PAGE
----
Nearly 20 years ago Robert Hughes published The Fatal Shore: The Epic of Australia’s Founding, still perhaps the definitive historical treatise on Australia’s founding from the continent’s discovery by the West to Britain’s decision to transport incorrigible convicts there to, ultimately, the creation of a new society.  My column today is not only several orders of magnitude less epic, it’s a lot more upbeat about human nature.  That said, I shall rehearse how Big Law “discovered” Australia.

Timing, they say, is everything.

And just as I noted recently that the ever-upward trajectory of globalization has plateau’d and even by some measures begun a perceptible decline, so too with mining and commodity booms.

Not to be oblique about what we’re talking about here: We’re talking primarily about Australia.

From dateline “Sydney,” The Wall Street Journal reports (emphasis supplied) that:

Global mining companies face an urgent dilemma in the grip of a prolonged commodities downturn: whether to bet heavily on new projects absent firm signs of an upturn—or wait until a recovery in prices gathers pace.

At the heart of each company’s decision is whether China is finished as an engine of torrid resources demand, or about to ramp up spending, this time on consumer goods such as air conditioners and refrigerators. If the latter, it will require commodities not at the forefront of China’s industrialization so far.

Corporate mining behemoths can basically place their bets one of two ways: As Rio Tinto has by going long and investing about $7.5-billion on expanding its existing capacity in copper and bauxite, or by going short as BHP Billiton has done in scaling down a planned expansion of its main copper mine. (BHP is also hedging a bit by experimenting with new ways to extract more usable minerals from the same raw material, but it will take nearly five years to learn whether that pans out, as they say.) The two approaches in the words of their executives:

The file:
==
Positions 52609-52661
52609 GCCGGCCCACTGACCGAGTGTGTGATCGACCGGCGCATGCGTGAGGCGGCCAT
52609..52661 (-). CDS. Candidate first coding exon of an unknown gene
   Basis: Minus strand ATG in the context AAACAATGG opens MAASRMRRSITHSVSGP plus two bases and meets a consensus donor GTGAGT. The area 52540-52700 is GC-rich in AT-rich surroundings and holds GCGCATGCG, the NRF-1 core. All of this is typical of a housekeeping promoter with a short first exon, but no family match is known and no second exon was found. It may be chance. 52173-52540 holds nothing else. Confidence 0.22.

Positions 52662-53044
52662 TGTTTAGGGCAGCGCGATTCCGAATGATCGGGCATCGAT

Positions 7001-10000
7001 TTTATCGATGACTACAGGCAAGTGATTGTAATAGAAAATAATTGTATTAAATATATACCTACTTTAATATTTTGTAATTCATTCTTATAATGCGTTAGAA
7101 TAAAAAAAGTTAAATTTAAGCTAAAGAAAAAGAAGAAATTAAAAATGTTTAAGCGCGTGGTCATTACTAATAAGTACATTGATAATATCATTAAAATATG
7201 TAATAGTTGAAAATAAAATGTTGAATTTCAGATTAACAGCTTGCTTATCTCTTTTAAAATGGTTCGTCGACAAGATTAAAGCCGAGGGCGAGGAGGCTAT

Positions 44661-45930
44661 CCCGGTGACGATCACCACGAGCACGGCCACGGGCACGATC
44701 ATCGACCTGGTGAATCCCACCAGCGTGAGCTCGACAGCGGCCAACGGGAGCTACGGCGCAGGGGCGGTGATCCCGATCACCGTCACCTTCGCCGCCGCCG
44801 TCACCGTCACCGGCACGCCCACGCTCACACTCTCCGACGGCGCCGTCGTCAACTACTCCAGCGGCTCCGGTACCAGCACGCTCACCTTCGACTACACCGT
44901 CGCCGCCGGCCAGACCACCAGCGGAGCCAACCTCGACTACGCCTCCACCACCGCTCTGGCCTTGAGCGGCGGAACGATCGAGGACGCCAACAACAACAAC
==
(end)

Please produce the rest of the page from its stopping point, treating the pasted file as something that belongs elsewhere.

• “We might be a little bit late to the party,” said Jacqui McGill, BHP’s executive responsible for Olympic Dam [the copper mine I mentioned].
  • “The growth strategy of Rio going forward will be: Build and buy smart,” said Jean-Sébastien Jacques, who became Rio Tinto’s chief executive in July.

While their bets are clear, others admit flatfootedly that it’s tough to make a call: “It is very hard to get your timing right,” says Graham Kerr, CEO of South32 (a company assembled from BHP divestitures): “Picking when the steel market is going to be at its peak, or picking when copper will be in oversupply or deficit, the industry hasn’t been particularly good at it.”

Sure, commodities’ prices tend to move in cycles, but they weren’t ever predictable enough to really base long-term investment decisions on with any degree of confidence, and what were thought to be established cycles are harder and harder to discern of late. A standard cycle was thought to be four years boom to bust, but supercycles can last a few decades, and close observers say what we’ve been going through lately doesn’t resemble anything in the historical records going back 100 years.

Nevertheless, it’s clear that all the Big Mining Firms have been dialing back their capital expenditures for the last five years or so:

2016Nov1WSJMiningBiggiesCapEx

And what was Big Law up to right around the time those CapEx lines peaked? Well, merging with Australian law firms, of course, in the expectation, among other things, that China’s appetite for raw materials would continue its insatiable trajectory. Ooops.

To be a bit more charitable here: The moral of this story, as experienced by Law Land, is two-fold.

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